Cornwall’s largest energy storage system coming to solar-powered farm
Cornwall's largest energy storage system to date is to be installed at a solar-powered farm in the county.
18th April 2017 by Networks
The 1MW battery project will enable excess solar power produced at the Olde House farm and holiday retreat to be absorbed during the sunniest hours of the day and then discharged during peak hours when electricity is more expensive.
“RedT’s machines will demonstrate how distributed energy grids such as this can embrace solar generation by coupling with energy storage to provide reliable, cheap energy all day and night.”
The system will be connected to two solar arrays with a combined capacity of 350kW and is expected to halve the amount of electricity the farm imports from the grid.
As well as shifting generation to peak times – a process described as “solar firming” – the batteries will also be used to provide grid services including frequency response, short term operating reserve (STOR), demand turn up and participation in the capacity mechanism.
It is eventually hoped they will be able to earn money on through arbitrage in local and national energy markets – buying power during periods of low demand when electricity is relatively cheap and then reselling it during peak hours when prices are higher.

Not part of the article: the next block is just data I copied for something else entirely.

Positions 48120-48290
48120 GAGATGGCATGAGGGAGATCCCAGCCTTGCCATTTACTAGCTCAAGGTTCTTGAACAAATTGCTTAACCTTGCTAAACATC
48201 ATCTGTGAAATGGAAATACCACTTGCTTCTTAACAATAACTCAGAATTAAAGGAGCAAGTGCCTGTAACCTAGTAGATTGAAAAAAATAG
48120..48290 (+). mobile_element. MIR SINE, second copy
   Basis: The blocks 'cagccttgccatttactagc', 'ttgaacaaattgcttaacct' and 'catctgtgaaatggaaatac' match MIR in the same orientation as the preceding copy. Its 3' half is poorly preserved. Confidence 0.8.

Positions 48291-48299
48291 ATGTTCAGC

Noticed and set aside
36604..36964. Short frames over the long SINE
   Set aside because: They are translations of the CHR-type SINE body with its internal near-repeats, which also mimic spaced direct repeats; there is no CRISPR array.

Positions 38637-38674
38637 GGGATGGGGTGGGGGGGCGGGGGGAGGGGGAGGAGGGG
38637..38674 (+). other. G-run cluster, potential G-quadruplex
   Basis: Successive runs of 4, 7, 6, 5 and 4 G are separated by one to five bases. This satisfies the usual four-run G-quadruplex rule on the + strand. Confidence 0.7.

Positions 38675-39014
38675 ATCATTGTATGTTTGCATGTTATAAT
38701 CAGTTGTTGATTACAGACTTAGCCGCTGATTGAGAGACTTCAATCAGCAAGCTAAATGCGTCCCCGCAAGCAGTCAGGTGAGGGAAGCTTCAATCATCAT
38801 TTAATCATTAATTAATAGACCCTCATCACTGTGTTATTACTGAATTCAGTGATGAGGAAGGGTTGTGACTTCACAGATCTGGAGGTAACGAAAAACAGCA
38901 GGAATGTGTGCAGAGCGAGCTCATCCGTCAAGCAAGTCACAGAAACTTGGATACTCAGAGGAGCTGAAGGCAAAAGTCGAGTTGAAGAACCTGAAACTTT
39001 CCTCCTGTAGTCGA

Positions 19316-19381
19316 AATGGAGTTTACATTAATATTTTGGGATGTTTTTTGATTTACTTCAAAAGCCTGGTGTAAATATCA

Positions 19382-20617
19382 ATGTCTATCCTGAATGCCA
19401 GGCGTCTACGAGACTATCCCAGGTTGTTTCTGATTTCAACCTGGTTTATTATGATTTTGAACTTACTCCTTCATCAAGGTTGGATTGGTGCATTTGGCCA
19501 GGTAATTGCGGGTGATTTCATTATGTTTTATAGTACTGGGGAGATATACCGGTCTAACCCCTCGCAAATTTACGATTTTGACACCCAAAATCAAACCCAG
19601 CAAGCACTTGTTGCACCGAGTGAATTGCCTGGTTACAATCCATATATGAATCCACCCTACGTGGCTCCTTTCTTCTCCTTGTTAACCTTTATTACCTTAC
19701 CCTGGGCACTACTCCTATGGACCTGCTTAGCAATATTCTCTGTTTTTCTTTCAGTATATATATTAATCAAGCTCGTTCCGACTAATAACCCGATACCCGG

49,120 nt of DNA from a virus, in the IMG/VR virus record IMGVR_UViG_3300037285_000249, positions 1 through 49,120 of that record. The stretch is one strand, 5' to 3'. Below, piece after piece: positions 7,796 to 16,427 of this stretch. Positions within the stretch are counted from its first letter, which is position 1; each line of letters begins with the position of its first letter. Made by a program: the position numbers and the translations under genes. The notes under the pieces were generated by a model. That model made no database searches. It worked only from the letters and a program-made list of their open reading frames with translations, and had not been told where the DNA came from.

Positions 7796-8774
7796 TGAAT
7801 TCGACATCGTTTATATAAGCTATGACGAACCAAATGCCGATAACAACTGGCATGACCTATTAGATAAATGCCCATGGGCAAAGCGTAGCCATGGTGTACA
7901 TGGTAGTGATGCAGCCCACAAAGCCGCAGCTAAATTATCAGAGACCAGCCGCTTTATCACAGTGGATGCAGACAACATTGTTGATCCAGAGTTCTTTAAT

The system will use RedT’s vanadium redox flow battery technology that the company claims offers an extended lifetime over other battery technologies. The system will be installed with help of Centrica, which will work with the site-owner to optimise the use of the batteries.
The batteries were originally intended to be connected to a community-owned wind farm of the Isle of Gigha in Scotland but became unnecessary after a local network constraint which had prevented the wind farm from operating at full capacity was resolved ahead of schedule.
Just as with wind power in Scotland, the issue of how to cope with growing volumes of intermittent solar generation is particularly pressing in Cornwall.
The county is struggling to embrace a boom in solar generation due to its ‘end of line’ distribution grid which has few connections to other parts of the UK through which excess supplies can be dispersed.
RedT chief executive Scott McGregor said: “RedT’s machines will demonstrate how distributed energy grids such as this can embrace solar generation by coupling with energy storage to provide reliable, cheap energy all day and night, so called ‘firm solar’.
“RedT’s liquid energy storage machines will also show how this type of technology – storing energy in liquid which doesn’t degrade – can provide the full portfolio of ‘stacked’ services rather than the single functions typically provided by batteries.”
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